How To Get Whipworms Out Of Yard
Whipworms are disgusting parasites that live in your dog’s intestinal tracts and spread through fecal matter into your ground.
Once they are in the ground, these worms will spread, eating grass and devastating your lawn.
And this lifecycle begins again once they lay eggs that may infect your dog again.
As a result, treatment must be done on a multi-tiered level to minimize any serious risk.
Step One: Get Whipworm Treatment for Your Pets
Most whipworm infestations begin when a dog is infested by these vermin and brings them to a yard with fecal matter.
As a result, you need to make sure that you treat your pup for this problem by taking them to a veterinarian.
They’ll not only remove the worms but provide you with prevention medications that help minimize this risk.
Doing so helps keep your pet safe from a severe infestation.
Typically, this treatment is specific to whipworms because traditional deworming medicine does not work on them.
Therefore, you may need to track your dog’s fecal matter for a while to make sure that it doesn’t have any whipworms or other parasites in it.
It may also be essential to find a segment of the yard where whipworms are not located to minimize any potential reinfections.
While treating your dog for this health issue, it is also essential to handle your yard’s infestation with other care methods.
Doing these steps simultaneously is critical because it helps minimize the risk of potential spread and helps your pet stay strong and healthy.
Just as importantly, it helps to give you the time you need to make your yard as attractive as possible.
Step Two: Manage Your Pet’s Fecal Matter
While treating your pet should help to minimize the spread of whipworms, you also need to take control of their fecal matter for a period to reduce the risk of further spread.
The steps that you need to take to help your pet are not fun and include how you must:
- Create an area of your yard where your pet “does their business”
- Carefully clean up all fecal matter after every trip outside
- Check each bowel movement for whipworms
- Avoid allowing other animals into your yard
- Clean up other fecal matter if other animals do enter your yard
This step is probably the least enjoyable about this experience.
Following your pet and cleaning up after them will be frustrating and take up time you’d instead be spending doing anything else.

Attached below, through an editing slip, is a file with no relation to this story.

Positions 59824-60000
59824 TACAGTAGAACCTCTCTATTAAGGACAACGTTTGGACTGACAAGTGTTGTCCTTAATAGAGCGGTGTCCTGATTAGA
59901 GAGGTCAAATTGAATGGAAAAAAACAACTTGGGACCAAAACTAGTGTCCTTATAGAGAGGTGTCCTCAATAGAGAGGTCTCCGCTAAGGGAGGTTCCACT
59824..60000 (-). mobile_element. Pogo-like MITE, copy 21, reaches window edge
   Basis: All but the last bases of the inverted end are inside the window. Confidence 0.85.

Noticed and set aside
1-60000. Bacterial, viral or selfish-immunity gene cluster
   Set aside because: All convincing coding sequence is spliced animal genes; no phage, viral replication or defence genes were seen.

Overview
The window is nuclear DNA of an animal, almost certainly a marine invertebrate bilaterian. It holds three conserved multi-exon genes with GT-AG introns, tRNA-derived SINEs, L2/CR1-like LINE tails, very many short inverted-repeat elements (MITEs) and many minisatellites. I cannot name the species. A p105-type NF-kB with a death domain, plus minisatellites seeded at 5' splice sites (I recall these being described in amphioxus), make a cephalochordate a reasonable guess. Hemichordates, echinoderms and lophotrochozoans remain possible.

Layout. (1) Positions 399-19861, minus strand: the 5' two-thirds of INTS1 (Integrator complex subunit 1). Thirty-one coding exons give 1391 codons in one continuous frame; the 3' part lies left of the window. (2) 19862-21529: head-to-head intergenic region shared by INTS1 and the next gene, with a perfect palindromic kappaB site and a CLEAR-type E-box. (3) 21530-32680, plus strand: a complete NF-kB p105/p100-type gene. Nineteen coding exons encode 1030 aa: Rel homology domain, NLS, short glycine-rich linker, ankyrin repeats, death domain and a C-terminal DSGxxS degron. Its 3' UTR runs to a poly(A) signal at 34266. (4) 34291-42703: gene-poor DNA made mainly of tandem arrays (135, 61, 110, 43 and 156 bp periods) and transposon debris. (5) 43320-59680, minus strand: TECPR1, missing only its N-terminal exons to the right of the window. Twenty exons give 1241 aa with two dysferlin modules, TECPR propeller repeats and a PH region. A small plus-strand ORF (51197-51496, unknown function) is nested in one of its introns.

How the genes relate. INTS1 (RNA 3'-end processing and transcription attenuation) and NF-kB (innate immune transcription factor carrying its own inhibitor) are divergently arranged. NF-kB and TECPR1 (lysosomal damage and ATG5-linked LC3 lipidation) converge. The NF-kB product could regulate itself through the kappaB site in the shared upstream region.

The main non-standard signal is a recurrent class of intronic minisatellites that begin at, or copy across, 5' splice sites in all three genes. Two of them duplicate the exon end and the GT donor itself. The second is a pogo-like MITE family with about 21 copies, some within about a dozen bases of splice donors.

However, it is critical to protect your yard and your beloved canine from whipworm infections.
Step Three: Begin Attacking the Whipworms
Once you’ve started handling your pet’s fecal matter and taking care to minimize their spread to your canine, it is crucial to begin destroying the whipworms.
You’ll need to find a treatment method that not only kills the eggs but the adult whipworms as well.
Some pesticides can benefit but may create a lingering chemical residue that you may not want on your lawn.
As a result, the best way to destroy whipworms is lime.
This natural substance is a potent destroyer of many parasites, worms, and other vermin that may invade your lawn.
However, this substance is mostly relatively safe for pets and your yard and should be reasonably inexpensive.
It works by drying out whipworm eggs and adults, killing them quickly and efficiently.
Spreading this substance requires these steps:
- Find a high-quality lawn shop where you can buy lawn care lime
- Buy at least 40-50 pounds per 1,000 square feet of your yard
- Rent or purchase a pesticide spreader that you can use with your lime
- Open the lime and pour it into the spreader container
- Carefully spread the lime across the surface of your lawn using the spreader
- Try to keep your yard free of water for at least two weeks after application
That two-week waiting period is critical if you want to kill whipworms because their eggs must be dry that whole time.
Otherwise, they may end up hatching and spreading into your pet.
Often, it is best to apply lime during the summer, or when you know you’ll be having an extended dry spell.
The hottest part of the summer is usually the driest, so consider late July and early August as the best time.
Make sure always to wear shoes when you’re out in your hard during this treatment process.
You may step on whipworm eggs or adults and could spread them further without realizing it.
Other parasites may even burrow into your barefoot if you are not careful.
You may also want to wear gloves whenever you apply any treatment method, even though lime shouldn’t hurt you, just to be safe.
Step Four: Protect Other Areas of Your Yard
Lastly, you need to make sure that you take the time to protect other areas of your yard.
These steps are relatively simple and shouldn’t take a lot of hard work to manage.
Just a few that will keep whipworms out of your yard and your pet include how you can:
- Disinfect any paved surfaces using bleach or other items
- Pave areas (like creating garden paths or patios) to decrease where whipworms can invade
- Remove some of your topsoil to spot whipworm eggs and get rid of them
- Keep your grass well mowed to make it easier to spot infections
- Add lime to areas you might not think, such as around flower beds
By taking these simple steps, you make it easier to protect other areas of your yard and minimize the spread of whipworms.
You may want to perform this process for at least five years after you notice the initial pest invasion.
Unfortunately, eggs may last as long as five years if you do not.
How to Get Whipworms Out
Taking each of these steps in this order will help get whipworms out of your home for good.
Ensure that you pay careful attention to each and perform them properly to ensure that you are satisfied.
Taking control of your yard in this way is both satisfying and financially wise.